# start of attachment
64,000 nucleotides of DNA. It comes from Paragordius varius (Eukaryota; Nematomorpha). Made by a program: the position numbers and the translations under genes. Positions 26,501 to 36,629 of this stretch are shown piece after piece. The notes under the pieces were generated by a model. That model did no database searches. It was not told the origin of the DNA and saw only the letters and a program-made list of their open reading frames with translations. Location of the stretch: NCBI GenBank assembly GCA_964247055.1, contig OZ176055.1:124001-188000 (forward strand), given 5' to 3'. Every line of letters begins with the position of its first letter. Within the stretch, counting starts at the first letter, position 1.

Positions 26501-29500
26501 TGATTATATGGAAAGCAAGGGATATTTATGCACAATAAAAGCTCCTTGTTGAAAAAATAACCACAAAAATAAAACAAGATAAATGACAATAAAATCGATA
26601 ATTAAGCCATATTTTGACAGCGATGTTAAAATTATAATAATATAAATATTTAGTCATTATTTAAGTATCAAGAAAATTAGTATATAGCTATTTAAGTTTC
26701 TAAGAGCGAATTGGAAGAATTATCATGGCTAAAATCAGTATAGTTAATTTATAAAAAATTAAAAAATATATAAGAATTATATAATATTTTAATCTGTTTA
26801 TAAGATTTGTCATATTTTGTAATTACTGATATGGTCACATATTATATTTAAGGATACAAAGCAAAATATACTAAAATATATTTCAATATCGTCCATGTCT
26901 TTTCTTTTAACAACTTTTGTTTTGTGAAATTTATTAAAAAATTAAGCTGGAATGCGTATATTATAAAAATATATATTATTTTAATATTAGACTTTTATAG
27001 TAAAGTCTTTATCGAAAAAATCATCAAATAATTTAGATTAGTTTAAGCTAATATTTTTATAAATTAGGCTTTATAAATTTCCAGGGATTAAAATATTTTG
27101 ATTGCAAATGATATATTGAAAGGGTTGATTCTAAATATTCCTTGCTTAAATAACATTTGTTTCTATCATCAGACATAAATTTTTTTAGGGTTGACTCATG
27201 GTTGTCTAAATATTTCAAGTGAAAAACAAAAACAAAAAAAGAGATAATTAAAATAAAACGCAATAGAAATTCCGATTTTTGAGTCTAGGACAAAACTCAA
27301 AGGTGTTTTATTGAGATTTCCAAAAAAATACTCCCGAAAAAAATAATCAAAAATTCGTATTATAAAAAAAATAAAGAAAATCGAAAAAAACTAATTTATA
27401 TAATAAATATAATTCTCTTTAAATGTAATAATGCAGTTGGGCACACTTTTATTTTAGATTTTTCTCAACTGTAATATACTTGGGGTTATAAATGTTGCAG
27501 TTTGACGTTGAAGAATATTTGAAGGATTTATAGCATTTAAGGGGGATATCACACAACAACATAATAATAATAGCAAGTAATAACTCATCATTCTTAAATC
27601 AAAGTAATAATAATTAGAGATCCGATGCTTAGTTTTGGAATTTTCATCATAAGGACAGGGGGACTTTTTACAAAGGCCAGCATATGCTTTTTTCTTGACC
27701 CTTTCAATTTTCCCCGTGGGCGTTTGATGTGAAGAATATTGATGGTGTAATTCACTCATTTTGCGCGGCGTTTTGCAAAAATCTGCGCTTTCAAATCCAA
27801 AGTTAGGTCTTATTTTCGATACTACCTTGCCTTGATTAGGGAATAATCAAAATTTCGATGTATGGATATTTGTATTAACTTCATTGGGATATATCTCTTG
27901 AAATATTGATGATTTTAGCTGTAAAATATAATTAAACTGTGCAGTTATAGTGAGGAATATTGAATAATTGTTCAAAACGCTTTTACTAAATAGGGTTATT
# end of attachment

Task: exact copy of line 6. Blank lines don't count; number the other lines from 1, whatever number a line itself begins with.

26801 TAAGATTTGTCATATTTTGTAATTACTGATATGGTCACATATTATATTTAAGGATACAAAGCAAAATATACTAAAATATATTTCAATATCGTCCATGTCT